Latin America & Caribbean

Argentines stage Falklands protest outside UK embassy

Argentine left-wing activists burn a Union flag outside the British embassy in Buenos Aires
Image caption The activists say they will escalate their protests

Left-wing activists have protested outside the British embassy in Buenos Aires to demand Argentina break off diplomatic relations with the UK over the Falkland Islands dispute.

Around 100 protesters gathered to burn Union flags in front of the embassy.

Tension has been increasing ahead of the 30th anniversary of the Falklands War in April.

Argentina is demanding talks on its claim to sovereignty over the territory, which it calls Las Malvinas.

But the UK has reaffirmed that the Falklands will remain British for as long as its inhabitants want.

'English out'

The protest in Buenos Aires was organised by the Socialist Workers' Movement (MST).

Activists carried banners reading "Government break off relations now," and "English out of the Malvinas".

"It is unacceptable that they send reinforcements and that the little prince (William) should come on manoeuvres," said protest leader Wilma Ripoll of the MST.

Ms Ripoll added that her group was planning further protests before Prince William - who is the second in line to the British throne - arrives in the Falklands next month for a tour of duty as a helicopter rescue pilot.

The protest comes amid an escalating war of words between London and Buenos Aires over the Falklands.

Argentine leaders were particularly angered by comments made by the British Prime Minister David Cameron on Wednesday, when he said Argentina's demand for sovereignty was "like colonialism" because it ignored the islanders' right to self-determination.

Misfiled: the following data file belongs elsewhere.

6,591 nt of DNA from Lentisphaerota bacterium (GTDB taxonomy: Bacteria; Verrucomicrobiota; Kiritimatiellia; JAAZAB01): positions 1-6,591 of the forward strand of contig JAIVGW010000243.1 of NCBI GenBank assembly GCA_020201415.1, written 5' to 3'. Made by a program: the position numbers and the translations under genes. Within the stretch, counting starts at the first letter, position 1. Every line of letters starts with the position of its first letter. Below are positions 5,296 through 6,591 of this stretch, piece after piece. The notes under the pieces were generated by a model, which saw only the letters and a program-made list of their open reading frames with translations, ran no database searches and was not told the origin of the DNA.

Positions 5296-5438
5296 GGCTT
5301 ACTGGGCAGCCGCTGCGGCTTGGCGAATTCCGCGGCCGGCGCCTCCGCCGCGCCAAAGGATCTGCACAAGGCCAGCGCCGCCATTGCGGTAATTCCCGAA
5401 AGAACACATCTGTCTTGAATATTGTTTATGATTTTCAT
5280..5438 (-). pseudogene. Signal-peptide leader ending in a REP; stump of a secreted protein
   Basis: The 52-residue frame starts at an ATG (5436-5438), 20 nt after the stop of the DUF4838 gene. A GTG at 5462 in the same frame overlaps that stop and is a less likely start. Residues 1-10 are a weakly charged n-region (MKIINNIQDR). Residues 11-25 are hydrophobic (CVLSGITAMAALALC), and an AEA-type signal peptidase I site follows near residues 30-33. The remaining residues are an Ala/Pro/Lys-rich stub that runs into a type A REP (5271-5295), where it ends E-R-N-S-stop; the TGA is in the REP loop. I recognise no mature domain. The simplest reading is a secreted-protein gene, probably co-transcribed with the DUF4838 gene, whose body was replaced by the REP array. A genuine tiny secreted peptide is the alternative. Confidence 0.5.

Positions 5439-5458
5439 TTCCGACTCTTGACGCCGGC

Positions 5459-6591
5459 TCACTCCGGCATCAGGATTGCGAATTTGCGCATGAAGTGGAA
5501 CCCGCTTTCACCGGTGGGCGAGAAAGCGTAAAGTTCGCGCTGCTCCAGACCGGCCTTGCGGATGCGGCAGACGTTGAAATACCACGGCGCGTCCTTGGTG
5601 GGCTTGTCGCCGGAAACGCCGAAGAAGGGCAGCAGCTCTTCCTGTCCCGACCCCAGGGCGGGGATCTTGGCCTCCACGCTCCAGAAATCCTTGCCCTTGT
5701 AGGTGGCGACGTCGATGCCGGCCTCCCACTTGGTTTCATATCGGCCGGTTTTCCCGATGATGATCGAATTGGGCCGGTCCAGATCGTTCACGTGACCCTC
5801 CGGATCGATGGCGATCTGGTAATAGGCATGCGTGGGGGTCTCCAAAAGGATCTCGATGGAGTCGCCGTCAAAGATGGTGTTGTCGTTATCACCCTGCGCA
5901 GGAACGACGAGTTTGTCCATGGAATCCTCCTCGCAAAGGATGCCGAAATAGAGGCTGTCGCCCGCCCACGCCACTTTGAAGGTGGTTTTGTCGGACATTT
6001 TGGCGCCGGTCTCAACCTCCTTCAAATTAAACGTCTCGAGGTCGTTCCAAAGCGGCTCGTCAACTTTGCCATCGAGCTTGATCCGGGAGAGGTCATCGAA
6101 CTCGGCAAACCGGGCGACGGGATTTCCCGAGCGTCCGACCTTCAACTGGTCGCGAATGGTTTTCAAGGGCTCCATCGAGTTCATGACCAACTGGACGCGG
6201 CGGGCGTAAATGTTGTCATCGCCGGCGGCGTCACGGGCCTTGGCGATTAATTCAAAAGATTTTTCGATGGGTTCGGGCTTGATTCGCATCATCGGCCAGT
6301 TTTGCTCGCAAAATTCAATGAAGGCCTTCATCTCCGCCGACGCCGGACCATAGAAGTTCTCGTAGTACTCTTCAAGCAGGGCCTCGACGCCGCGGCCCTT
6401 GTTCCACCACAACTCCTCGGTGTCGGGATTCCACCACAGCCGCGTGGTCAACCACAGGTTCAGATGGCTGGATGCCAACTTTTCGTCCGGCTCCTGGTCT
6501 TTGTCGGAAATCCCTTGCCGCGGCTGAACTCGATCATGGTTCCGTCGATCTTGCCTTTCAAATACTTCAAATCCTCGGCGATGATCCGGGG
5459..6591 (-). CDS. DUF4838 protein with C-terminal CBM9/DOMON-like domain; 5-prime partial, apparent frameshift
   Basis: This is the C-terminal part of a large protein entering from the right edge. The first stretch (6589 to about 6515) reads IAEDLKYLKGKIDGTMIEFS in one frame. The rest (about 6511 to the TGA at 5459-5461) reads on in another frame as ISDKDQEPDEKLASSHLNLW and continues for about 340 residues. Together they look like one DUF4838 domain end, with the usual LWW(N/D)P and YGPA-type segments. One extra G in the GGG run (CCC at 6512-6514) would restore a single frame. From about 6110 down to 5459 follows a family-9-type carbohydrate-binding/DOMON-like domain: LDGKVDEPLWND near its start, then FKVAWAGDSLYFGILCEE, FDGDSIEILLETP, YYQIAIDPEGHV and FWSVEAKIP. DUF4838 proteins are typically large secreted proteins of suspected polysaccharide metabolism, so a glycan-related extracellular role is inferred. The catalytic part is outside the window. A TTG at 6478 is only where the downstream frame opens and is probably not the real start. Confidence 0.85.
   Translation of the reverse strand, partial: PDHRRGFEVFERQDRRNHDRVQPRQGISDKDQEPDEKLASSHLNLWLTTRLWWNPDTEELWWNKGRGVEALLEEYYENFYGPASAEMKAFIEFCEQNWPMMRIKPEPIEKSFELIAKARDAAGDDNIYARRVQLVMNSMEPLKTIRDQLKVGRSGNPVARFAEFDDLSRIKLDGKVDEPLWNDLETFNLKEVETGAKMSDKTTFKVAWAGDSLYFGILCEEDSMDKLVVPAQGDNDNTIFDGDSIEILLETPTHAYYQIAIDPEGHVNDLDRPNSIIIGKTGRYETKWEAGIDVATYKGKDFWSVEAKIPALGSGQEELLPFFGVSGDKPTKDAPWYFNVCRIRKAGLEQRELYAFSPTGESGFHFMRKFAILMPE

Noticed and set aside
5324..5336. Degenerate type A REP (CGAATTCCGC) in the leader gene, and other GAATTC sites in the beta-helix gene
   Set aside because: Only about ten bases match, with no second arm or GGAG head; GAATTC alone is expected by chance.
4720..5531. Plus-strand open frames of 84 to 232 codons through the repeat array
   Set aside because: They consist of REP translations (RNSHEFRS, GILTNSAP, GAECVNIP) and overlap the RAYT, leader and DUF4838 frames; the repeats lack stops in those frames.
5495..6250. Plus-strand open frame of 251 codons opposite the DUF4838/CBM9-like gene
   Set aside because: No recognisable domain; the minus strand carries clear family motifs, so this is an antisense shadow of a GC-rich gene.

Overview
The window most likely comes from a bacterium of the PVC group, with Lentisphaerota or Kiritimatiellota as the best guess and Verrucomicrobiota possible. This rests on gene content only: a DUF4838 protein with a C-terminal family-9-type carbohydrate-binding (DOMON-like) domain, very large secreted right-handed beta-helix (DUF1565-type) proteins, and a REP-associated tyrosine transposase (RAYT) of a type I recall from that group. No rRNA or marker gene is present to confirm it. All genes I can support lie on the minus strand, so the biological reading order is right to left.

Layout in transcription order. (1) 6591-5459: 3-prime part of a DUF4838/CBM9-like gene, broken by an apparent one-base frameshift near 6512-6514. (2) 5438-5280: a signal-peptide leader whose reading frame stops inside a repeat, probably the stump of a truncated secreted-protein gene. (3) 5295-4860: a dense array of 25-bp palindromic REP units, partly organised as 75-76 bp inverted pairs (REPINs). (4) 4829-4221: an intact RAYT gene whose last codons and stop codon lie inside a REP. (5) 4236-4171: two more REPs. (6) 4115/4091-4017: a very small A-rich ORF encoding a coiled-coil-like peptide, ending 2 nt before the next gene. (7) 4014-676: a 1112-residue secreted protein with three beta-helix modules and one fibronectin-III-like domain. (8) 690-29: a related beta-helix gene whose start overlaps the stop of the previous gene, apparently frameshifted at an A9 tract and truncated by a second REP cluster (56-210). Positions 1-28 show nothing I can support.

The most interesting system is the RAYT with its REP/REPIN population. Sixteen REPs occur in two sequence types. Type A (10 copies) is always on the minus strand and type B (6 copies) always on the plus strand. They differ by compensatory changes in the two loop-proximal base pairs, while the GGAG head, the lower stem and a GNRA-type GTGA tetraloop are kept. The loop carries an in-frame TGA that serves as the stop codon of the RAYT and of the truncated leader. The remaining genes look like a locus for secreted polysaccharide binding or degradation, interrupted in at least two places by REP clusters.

He also said he had reviewed the Falklands' military defences and was prepared to send reinforcements if necessary.

US position

Tension over the remote South Atlantic archipelago has been growing since 2010, when British companies began drilling for oil in waters off the Falklands.

Argentina has been rallying support for its claim from other Latin American nations, and President Cristina Fernandez has accused Britain of "arrogance" and "taking Argentine resources".

Britain has held the islands since the 1830s, but Argentina insists it has a prior claim and in 1982 launched an invasion.

A British task force recaptured the islands in a short but bloody war in which 649 Argentine and 255 British servicemen were killed.

The US has called for dialogue between London and Buenos Aires to resolve the dispute.

"We recognise de facto UK administration of the islands, but take no position regarding sovereignty," the State Department said.

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